Top 10 Veterans Stories in Today’s News


1.      When Are New Spouses Eligible For Survivor Benefits?  According to the second item in the “Sgt. Shaft” column for the Washington Times (12/8, Fales, 77K), the Department of Veterans Affairs is “piloting new, personalized Veterans Health Benefits Handbooks” that are “tailored to provide enrolled veterans with the most relevant health benefits information based on their own specific eligibility.” The column quotes VA Secretary Eric Shinseki, who in a press release said the handbooks will give veterans a “comprehensive, easy to understand roadmap to the medical benefits they earned with their service.” 

2.      Miller Named Chairman Of Veterans’ Affairs Committee.  In continuing coverage, the Chipley (FL) Bugle (12/9) notes that on Wednesday, US Rep. John Boehner (R-OH) “announced…that Congressman Jeff Miller (R-FL-01) has been elected” chairman of the House Veterans Affairs Committee. The panel is “responsible for authorization and oversight of the Department of Veterans Affairs.” CQ (12/9) also covers this story, as does the Fort Walton Beach, Florida-based Northwest Florida Daily News (12/9), which points out that in a press release, Miller said, “I’m eager to work hard in this new capacity for our veterans.” 

3.      Senate Pushing For Details On Arlington National Cemetery Improvements. After broadcasting that the US Senate has “passed a bill to get…problems” at Arlington National Cemetery “fixed and ensure that they never happen again,” CNN Newsroom (12/8, 9:18 a.m. ET) spoke about the bill with US Sen. Chris Coons (D-DE), who said the bill calls for a report from the Government Accountability Office “and the secretary of the Army” that would offers details on “whether every single grave at Arlington” is “appropriately…tracked.” When Coons said, “We are going to consider” whether “management oversight and responsibility for Arlington” should be given to the Department of Veterans Affairs, CNN anchor Kyra Phillips responded, “And that should be interesting because, obviously,” VA has had “its own issues within the medical side of things at the hospitals.” 

4.      Home Monitoring Devices May Ease World Health Burden.  In an article run by at least 127 publications, Reuters (12/9) said a six-country survey of policymakers, providers, patient advocacy groups, and others found that while most respondents believe home healthcare technology has the potential to ease pressure on healthcare systems, there is not yet strong enough proof that home healthcare devices are cost-effective and ready for widespread use. Reuters adds, however, that the best evidence demonstrating such proof has been supplied by the US Veterans Health Administration. 

5.      VA Planning To Have Secure Patient Messaging Portal Set by March 2011.  According to iHealthBeat (12/8), the “Department of Veterans Affairs aims to establish a secure communications system to connect veterans with their physicians through the My HealtheVet portal by March 2011, Government Health IT reports.” Veterans “can opt in to the service after reading terms and conditions.” 

6.      Michelle Obama Cuts Ribbon For New Housing On Navy Med Campus.  After noting that the Fisher House Foundation and First Lady Michelle Obama recently “celebrated the opening of three new Fisher Houses” at the National Naval Medical Center, the Gaithersburg (MD) Gazette (12/9, Gantz, 42K) says the new houses “add to the existing two on the Navy Med campus and are intended to accommodate the families who will come to the facility in September, when Navy Med’s federally mandated merge with Walter Reed Army Medical Center….is complete. The two Fisher Houses at Walter Reed will close.”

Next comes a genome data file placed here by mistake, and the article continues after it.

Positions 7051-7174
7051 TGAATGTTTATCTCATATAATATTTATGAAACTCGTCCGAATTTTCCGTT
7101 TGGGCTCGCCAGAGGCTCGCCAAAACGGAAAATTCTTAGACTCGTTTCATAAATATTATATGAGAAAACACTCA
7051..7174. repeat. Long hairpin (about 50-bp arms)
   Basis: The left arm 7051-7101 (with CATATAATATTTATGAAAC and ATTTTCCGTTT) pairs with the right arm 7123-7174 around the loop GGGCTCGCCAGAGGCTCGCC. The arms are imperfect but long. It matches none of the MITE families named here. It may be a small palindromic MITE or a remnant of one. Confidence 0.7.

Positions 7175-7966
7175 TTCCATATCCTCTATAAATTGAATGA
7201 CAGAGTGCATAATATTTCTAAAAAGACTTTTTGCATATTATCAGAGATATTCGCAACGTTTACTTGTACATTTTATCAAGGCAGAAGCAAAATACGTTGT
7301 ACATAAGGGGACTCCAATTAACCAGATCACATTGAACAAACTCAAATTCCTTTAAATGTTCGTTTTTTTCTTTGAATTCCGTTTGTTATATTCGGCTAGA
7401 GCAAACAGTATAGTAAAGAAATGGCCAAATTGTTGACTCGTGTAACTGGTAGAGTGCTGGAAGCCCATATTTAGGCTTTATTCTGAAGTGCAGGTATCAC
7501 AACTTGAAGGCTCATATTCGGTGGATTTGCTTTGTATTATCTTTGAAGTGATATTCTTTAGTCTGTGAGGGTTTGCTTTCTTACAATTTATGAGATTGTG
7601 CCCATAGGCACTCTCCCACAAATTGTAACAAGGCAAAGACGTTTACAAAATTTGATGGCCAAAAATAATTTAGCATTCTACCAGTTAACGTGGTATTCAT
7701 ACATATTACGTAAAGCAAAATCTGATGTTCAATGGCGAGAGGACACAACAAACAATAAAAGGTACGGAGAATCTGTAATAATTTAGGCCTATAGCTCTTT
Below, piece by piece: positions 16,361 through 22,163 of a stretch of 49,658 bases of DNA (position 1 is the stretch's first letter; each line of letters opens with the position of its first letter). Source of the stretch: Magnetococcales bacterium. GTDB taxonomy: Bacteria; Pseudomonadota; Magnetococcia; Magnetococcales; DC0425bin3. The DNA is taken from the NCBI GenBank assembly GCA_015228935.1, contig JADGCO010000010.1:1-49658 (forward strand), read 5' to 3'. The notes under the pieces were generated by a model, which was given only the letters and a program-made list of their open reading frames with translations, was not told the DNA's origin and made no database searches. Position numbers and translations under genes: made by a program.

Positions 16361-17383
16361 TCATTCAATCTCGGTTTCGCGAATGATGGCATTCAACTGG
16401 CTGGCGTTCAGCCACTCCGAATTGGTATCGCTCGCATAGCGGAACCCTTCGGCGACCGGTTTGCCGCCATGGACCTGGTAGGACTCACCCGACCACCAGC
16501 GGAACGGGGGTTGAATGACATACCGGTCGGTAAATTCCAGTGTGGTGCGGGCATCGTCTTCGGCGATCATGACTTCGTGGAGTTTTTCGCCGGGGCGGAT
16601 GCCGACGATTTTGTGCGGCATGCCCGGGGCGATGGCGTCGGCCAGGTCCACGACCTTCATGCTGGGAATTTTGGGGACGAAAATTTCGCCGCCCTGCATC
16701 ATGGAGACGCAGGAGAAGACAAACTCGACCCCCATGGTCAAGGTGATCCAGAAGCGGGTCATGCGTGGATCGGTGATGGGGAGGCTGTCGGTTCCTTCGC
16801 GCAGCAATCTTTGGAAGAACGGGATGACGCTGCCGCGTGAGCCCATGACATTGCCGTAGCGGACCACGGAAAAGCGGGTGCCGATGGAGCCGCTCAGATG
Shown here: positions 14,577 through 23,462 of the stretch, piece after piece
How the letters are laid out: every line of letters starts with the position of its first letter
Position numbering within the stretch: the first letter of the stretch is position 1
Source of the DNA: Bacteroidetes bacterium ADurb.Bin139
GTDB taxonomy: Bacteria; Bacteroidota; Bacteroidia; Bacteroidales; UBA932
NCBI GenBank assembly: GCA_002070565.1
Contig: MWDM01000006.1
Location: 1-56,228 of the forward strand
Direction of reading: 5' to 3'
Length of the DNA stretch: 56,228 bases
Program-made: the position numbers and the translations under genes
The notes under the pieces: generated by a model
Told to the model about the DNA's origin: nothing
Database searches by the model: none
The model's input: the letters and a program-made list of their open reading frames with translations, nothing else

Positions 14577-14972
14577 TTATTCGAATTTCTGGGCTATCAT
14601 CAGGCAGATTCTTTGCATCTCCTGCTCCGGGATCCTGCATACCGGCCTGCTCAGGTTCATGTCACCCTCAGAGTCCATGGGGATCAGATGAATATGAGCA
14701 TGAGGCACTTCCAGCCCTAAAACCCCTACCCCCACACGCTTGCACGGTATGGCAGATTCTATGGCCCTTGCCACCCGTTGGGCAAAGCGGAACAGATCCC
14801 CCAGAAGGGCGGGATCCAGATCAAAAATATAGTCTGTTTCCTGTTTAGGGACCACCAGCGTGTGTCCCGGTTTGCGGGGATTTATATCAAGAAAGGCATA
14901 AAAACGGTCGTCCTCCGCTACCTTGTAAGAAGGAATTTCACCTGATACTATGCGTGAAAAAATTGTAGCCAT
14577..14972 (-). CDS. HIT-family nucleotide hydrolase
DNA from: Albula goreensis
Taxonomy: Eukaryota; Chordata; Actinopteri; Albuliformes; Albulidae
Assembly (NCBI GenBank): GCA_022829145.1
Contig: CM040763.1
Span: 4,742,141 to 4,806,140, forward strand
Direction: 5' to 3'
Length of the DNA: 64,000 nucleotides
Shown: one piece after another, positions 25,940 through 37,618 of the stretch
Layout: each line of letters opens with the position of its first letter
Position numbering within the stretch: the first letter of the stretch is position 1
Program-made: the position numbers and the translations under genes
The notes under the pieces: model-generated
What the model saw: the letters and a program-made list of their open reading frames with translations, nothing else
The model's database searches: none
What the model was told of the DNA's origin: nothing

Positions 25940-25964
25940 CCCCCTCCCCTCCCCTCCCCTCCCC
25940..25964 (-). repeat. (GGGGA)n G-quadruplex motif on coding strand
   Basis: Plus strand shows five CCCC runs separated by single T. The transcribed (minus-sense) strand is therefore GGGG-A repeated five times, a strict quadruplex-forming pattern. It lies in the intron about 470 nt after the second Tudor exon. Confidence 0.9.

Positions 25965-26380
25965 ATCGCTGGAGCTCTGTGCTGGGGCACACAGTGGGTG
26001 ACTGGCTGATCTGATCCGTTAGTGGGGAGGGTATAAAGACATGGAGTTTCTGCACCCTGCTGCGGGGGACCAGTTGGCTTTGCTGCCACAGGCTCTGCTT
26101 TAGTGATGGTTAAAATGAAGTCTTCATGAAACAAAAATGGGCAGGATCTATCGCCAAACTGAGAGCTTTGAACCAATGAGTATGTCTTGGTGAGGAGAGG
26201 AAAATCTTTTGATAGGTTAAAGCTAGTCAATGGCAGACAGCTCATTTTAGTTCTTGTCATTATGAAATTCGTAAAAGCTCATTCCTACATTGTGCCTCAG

Construction Of Fisher House For VA Hospital “Well Under Way.” The Augusta (GA) Chronicle (12/9, Dicks) reports, “It’s been a year since the groundbreaking for the Fisher House” at the Charlie Norwood Veterans Affairs Medical Center “and construction is well under way.” While a “target date for its opening hasn’t been set,” the house is “projected to be finished in late spring.” 

7.      Gates Honors 7 Campbell Troops During Visit. In a story published by at least 43 sources, the AP (12/9) notes that during a visit this week to eastern Afghanistan, Defense Secretary Robert Gates “presented seven 101st Airborne Division soldiers with Silver Star Medals and one Bronze Star Medal with Valor.” 

8.      Surfside Beach Man Sentenced To 27 Months In Prison.  The WMBF-TV Myrtle Beach, SC (12/8) website reported, “A Surfside Beach man has been sentenced in federal court for the theft of government funds, according” to US Attorney Bill Nettles. The website said that for filing false claims and lying to the US Department of Veterans Affairs about his physical condition, 56-year-old Frank Vass was “sentenced to 27 months imprisonment and five years supervised release,” and was “ordered to pay $483,532.25 in restitution” to VA and to the Social Security Administration. The Myrtle Beach (SC) Sun News (12/9) publishes a similar story. 

9.      Vitamin D: Too Much May Hurt, Not Help. The KJRH-TV Tulsa, OK (12/8) website reported, “Too much vitamin D may cause some older women to become more frail, not less, a new study found.” The study, conducted by “researchers at the…University of Minnesota” and the Minneapolis Veterans Affairs Medical Center, was “published in the ‘Journal of Clinical Endocrinology & Metabolism.'”